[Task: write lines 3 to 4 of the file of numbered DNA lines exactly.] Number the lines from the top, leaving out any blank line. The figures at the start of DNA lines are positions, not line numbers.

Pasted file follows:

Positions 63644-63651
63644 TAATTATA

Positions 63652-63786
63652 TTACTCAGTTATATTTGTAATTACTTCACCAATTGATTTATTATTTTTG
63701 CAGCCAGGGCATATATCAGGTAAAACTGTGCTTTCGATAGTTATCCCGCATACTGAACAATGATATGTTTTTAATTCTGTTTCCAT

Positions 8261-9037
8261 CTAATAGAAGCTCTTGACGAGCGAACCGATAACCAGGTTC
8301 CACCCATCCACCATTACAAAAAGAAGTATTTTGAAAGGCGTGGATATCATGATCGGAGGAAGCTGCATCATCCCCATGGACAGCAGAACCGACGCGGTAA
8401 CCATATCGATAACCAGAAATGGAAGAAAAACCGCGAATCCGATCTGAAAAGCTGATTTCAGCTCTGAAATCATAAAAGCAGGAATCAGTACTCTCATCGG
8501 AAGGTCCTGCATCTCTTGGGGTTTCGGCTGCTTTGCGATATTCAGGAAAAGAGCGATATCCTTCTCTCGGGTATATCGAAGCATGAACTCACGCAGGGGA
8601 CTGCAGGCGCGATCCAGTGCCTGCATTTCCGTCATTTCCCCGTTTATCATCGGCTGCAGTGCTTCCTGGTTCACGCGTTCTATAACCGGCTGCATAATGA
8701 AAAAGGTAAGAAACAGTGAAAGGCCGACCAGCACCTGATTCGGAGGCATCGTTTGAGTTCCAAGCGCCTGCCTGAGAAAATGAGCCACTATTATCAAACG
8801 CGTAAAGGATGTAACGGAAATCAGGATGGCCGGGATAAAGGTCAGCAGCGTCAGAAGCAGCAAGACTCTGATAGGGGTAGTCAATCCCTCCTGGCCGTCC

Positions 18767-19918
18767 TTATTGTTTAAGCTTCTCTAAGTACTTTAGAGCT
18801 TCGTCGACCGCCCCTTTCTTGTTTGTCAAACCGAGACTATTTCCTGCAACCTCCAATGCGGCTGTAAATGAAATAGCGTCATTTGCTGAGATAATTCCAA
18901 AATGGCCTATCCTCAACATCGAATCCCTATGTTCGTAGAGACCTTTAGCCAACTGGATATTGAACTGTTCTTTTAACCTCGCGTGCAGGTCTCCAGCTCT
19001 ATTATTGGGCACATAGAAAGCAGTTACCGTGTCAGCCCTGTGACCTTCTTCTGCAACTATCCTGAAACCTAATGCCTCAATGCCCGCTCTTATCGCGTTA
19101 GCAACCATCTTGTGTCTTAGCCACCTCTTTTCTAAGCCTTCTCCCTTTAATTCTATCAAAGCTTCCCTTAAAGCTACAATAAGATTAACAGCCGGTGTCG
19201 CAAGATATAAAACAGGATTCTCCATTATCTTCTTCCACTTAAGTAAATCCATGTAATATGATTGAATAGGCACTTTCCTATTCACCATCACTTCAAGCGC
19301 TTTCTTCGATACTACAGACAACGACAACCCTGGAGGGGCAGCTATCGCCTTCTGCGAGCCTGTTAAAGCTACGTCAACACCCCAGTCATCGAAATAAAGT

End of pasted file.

Positions 63652-63786
63652 TTACTCAGTTATATTTGTAATTACTTCACCAATTGATTTATTATTTTTG